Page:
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Recruitment Sources of Channel and Blue Catfishes Inhabiting the Middle Mississippi River
- Laughlin, T. W., Whitledge, G. W., Oliver, D. C., Rude, N. P.
- River research and applications 2016 v.32 no.8 pp. 1808-1818
- Ictalurus furcatus, Ictalurus punctatus, adults, calcium, catfish, habitats, otoliths, oxygen, rivers, spawning, stable isotopes, strontium, Illinois, Mississippi, Mississippi River, Missouri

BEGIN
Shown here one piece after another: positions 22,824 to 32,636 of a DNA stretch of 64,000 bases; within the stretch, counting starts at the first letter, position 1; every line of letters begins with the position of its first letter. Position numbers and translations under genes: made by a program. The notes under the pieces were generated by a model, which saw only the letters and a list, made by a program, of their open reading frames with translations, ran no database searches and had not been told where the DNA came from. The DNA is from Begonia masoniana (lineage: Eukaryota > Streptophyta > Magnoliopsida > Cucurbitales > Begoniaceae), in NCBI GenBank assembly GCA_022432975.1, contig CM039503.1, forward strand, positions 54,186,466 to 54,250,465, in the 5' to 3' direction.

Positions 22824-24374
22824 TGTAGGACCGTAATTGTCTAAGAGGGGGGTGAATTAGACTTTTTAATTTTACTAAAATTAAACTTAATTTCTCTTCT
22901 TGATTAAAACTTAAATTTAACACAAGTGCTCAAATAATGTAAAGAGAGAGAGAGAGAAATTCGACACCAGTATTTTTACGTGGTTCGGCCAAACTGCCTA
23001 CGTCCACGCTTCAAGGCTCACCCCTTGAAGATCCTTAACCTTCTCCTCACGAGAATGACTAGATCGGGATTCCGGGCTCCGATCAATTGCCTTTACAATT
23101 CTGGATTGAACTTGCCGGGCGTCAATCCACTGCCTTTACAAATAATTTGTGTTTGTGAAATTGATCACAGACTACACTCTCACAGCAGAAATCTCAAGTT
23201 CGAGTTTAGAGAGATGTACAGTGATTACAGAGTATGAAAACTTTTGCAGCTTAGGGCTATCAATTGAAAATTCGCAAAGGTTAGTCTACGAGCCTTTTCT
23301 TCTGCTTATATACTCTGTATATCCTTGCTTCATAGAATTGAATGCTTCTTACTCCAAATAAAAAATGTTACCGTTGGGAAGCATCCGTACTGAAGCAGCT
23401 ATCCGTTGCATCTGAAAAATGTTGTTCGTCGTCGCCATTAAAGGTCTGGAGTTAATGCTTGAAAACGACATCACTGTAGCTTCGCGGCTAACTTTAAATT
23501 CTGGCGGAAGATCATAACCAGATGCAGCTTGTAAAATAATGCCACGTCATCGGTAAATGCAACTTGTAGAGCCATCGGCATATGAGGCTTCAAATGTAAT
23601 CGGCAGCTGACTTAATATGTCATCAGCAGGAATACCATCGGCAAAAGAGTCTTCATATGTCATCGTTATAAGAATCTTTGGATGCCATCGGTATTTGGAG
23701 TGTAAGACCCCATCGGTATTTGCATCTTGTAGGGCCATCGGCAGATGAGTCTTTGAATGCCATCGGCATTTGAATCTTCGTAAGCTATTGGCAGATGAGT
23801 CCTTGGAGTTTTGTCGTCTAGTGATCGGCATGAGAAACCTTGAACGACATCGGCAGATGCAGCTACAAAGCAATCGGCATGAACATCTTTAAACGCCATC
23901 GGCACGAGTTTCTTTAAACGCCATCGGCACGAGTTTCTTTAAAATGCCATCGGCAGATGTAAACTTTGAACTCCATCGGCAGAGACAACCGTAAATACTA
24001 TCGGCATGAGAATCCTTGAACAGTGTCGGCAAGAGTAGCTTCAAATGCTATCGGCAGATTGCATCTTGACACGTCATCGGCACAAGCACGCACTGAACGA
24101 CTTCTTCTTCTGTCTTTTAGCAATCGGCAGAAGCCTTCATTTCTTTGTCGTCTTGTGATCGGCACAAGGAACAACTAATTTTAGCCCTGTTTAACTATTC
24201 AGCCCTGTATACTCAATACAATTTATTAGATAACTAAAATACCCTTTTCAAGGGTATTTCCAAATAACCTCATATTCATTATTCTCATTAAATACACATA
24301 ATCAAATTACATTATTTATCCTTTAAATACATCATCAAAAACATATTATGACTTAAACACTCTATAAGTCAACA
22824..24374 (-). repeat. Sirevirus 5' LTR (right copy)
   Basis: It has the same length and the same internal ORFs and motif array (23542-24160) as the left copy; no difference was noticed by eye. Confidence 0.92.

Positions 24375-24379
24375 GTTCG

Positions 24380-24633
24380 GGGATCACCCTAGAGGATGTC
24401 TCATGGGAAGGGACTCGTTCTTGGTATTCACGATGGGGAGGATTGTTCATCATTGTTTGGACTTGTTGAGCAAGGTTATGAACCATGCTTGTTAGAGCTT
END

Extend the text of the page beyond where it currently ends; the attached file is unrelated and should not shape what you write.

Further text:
- Insight into environments that contribute recruits to adult fish stocks in riverine systems is vital for effective population management and conservation. Catfishes are an important recreational species in the Mississippi River and are commercially harvested. However, contributions of main channel and tributary habitats to catfish recruitment in large rivers are unknown. Stable isotope and trace elemental signatures in otoliths are useful for determining environmental history of fishes in a variety of aquatic systems, including the Mississippi River. The objectives of this study were to identify the principal natal environments of channel catfish Ictalurus punctatus and blue catfish Ictalurus furcatus in the Middle Mississippi River (MMR) using otolith stable oxygen isotopic composition (δ¹⁸O) and strontium : calcium ratios (Sr : Ca). Catfishes were sampled during July–October 2013–2014, and lapilli otoliths were analysed for δ¹⁸O and Sr : Ca. Water samples from the MMR and tributaries were collected seasonally from 2006 to 2014 to characterize site‐specific signatures. Persistent differences in water δ¹⁸O and Sr : Ca among the MMR and tributaries (including the upper Mississippi, Illinois, and Missouri rivers as well as smaller tributaries) were evident, enabling identification of natal environment for individual fish. Blue and channel catfish stocks in the MMR were primarily recruited from the large rivers (Missouri and Mississippi) in our study area, with minimal contributions from smaller tributaries. Recruitment and year class strength investigations and efforts to enhance spawning and nursery habitats should be focused on in large rivers with less emphasis on smaller tributaries. Copyright © 2016 John Wiley & Sons, Ltd.